OrderElementTrait

Type
Trait
Namespace
craft\commerce\elements\traits
Implemented by
craft\commerce\elements\Order

View source

# Public Methods

Method Description
find() Creates an \ElementQueryInterface instance for query purpose.
getFieldLayout() Returns the field layout used by this element.
getSearchKeywords() Returns the search keywords for a given search attribute.
hasContent() Returns whether elements of this type will be storing any data in the content table (titles or custom fields).

# find()

Creates an \ElementQueryInterface instance for query purpose.

The returned \ElementQueryInterface instance can be further customized by calling methods defined in \ElementQueryInterface before one() or all() is called to return populated \ElementInterface instances. For example,

// Find the entry whose ID is 5
$entry = Entry::find()->id(5)->one();
// Find all assets and order them by their filename:
$assets = Asset::find()
    ->orderBy('filename')
    ->all();

If you want to define custom criteria parameters for your elements, you can do so by overriding this method and returning a custom query class. For example,

class Product extends Element
{
    public static function find()
    {
        // use ProductQuery instead of the default ElementQuery
        return new ProductQuery(get_called_class());
    }
}

You can also set default criteria parameters on the ElementQuery if you don’t have a need for a custom query class. For example,

class Customer extends ActiveRecord
{
    public static function find()
    {
        return parent::find()->limit(50);
    }
}

View source

Returns

craft\commerce\elements\db\OrderQuery – The newly created \OrderQuery instance.

# getFieldLayout()

Returns the field layout used by this element.

View source

Returns

craft\models\FieldLayout, null

# getSearchKeywords()

Returns the search keywords for a given search attribute.

View source

Arguments

Returns

string

# hasContent()

Returns whether elements of this type will be storing any data in the content table (titles or custom fields).

View source

Returns

boolean – Whether elements of this type will be storing any data in the content table.

# Protected Methods

Method Description
defineActions() Defines the available element actions for a given source.
defineDefaultTableAttributes() Returns the list of table attribute keys that should be shown by default.
defineSearchableAttributes() Defines which element attributes should be searchable.
defineSortOptions() Returns the sort options for the element type.
defineSources() Defines the sources that elements of this type may belong to.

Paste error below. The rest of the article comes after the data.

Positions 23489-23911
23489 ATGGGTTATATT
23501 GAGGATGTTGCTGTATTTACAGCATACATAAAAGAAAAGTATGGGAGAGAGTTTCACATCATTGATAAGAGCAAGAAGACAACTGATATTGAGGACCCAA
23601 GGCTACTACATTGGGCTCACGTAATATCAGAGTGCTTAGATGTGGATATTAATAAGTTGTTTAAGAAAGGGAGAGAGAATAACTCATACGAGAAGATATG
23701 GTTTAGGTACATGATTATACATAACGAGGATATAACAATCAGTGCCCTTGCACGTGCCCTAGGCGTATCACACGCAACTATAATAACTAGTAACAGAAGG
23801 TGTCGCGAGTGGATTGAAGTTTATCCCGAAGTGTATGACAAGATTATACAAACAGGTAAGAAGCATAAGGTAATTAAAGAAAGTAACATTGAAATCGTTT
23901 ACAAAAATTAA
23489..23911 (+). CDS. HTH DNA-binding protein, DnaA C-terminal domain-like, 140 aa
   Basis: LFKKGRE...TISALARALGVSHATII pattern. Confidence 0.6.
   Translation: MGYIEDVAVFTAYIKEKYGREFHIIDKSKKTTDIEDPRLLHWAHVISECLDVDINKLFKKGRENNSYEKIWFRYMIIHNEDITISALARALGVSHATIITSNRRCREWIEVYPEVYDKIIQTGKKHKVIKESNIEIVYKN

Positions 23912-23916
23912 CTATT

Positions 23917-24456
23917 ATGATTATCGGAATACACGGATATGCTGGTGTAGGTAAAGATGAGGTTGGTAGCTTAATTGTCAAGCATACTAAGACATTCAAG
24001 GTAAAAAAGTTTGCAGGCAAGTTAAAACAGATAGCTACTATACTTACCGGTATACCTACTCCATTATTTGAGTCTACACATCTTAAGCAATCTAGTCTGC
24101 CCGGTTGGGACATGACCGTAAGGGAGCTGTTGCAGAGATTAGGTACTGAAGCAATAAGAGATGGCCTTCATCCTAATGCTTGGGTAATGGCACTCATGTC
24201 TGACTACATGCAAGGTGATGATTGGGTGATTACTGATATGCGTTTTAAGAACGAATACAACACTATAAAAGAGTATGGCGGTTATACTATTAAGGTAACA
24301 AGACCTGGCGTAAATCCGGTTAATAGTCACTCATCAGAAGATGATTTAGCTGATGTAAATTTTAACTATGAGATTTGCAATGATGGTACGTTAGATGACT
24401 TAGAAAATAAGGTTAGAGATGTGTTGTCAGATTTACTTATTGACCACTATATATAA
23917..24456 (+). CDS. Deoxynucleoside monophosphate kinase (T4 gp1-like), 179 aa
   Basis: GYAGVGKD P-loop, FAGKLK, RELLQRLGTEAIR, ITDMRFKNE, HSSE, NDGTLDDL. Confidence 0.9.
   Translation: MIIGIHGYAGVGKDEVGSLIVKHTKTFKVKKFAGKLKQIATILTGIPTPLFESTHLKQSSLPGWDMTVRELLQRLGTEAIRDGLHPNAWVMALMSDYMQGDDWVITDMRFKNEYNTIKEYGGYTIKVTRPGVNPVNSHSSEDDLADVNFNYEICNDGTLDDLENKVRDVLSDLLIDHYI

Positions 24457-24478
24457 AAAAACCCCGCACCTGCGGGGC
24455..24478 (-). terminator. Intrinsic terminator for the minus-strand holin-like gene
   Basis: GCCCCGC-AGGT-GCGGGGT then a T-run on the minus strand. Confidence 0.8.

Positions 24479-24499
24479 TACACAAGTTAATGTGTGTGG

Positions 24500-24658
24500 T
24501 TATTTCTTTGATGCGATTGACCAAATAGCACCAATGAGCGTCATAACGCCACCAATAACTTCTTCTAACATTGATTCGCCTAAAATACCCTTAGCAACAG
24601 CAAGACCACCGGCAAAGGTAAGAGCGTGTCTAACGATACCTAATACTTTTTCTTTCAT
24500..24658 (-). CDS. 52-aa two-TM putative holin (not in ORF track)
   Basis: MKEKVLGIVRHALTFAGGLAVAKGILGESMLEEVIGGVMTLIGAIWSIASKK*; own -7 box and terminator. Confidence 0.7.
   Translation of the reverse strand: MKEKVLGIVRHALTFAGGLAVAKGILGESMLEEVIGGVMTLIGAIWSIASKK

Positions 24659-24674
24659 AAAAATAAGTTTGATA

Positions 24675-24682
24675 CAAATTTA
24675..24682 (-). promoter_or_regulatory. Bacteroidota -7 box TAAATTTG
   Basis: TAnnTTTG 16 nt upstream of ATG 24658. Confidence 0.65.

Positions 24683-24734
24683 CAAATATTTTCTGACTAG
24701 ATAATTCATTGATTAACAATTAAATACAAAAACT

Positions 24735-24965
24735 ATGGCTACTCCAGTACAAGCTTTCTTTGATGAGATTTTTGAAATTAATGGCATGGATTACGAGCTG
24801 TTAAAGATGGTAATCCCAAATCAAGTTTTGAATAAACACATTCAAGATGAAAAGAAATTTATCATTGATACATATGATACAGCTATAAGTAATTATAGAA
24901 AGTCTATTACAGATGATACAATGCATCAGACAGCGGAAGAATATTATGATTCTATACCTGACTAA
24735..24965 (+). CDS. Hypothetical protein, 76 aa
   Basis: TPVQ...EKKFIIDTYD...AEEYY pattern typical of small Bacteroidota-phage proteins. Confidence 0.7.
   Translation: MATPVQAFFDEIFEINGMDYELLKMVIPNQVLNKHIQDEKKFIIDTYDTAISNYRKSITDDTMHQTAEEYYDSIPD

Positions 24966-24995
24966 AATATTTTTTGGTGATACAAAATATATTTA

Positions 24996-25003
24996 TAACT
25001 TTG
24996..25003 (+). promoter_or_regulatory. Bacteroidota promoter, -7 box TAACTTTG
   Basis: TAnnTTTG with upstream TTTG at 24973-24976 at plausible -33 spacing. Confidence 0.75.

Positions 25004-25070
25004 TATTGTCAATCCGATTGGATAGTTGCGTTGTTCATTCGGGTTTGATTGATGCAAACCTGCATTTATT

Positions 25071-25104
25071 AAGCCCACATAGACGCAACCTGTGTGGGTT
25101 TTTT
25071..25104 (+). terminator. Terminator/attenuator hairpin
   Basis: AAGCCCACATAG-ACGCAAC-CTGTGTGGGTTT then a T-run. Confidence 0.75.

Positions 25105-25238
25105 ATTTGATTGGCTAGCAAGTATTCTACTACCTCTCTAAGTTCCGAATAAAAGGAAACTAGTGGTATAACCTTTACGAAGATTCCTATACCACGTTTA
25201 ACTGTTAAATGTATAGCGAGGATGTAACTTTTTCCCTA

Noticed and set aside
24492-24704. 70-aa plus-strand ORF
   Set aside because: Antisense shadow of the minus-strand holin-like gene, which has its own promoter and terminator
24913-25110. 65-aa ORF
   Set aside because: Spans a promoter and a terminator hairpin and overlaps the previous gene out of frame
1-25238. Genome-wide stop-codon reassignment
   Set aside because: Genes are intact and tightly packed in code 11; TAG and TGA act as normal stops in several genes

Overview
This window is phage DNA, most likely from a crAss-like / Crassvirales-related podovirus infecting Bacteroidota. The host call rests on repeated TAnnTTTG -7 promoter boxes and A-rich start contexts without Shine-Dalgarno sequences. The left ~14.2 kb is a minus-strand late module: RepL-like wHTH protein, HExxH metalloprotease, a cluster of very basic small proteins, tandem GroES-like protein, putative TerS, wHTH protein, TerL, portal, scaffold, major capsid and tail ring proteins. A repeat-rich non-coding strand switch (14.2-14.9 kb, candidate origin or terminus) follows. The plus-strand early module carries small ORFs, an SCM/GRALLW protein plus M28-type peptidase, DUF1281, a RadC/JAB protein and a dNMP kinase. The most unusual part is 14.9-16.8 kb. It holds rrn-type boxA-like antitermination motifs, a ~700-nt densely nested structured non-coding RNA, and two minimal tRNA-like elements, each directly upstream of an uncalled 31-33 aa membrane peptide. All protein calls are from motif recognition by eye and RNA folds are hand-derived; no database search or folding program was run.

defineTableAttributes() Defines all of the available columns that can be shown in table views.
tableAttributeHtml() Returns the HTML that should be shown for a given attribute in Table View.

# defineActions()

Defines the available element actions for a given source.

View source

Arguments

  • $source (string, null) – The selected source’s key, if any.

Returns

array – The available element actions.

# defineDefaultTableAttributes()

Returns the list of table attribute keys that should be shown by default.

View source

Arguments

  • $source (string) – The selected source’s key

Returns

string[] – The table attributes.

# defineSearchableAttributes()

Defines which element attributes should be searchable.

View source

Returns

string[] – The element attributes that should be searchable

# defineSortOptions()

Returns the sort options for the element type.

View source

Returns

array – The attributes that elements can be sorted by

# defineSources()

Defines the sources that elements of this type may belong to.

View source

Arguments

  • $context (string, null) – The context ('index' or 'modal').

Returns

array – The sources.

# defineTableAttributes()

Defines all of the available columns that can be shown in table views.

View source

Returns

array – The table attributes.

# tableAttributeHtml()

Returns the HTML that should be shown for a given attribute in Table View.

This method can be used to completely customize what actually shows up within the table’s body for a given attribute, rather than simply showing the attribute’s raw value.

For example, if your elements have an email attribute that you want to wrap in a mailto: link, your getTableAttributesHtml() method could do this:

switch ($attribute) {
    case 'email':
        return $this->email ? Html::mailto(Html::encode($this->email)) : '';
    // ...
}
return parent::tableAttributeHtml($attribute);

WARNING

All untrusted text should be passed through Html::encode() to prevent XSS attacks.

By default the following will be returned:

  • If the attribute name is link or uri, it will be linked to the front-end URL.
  • If the attribute is a custom field handle, it will pass the responsibility off to the field type.
  • If the attribute value is a DateTime object, the date will be formatted with a localized date format.
  • For anything else, it will output the attribute value as a string.

View source

Arguments

  • $attribute (string) – The attribute name.

Returns

string – The HTML that should be shown for a given attribute in Table View.

Throws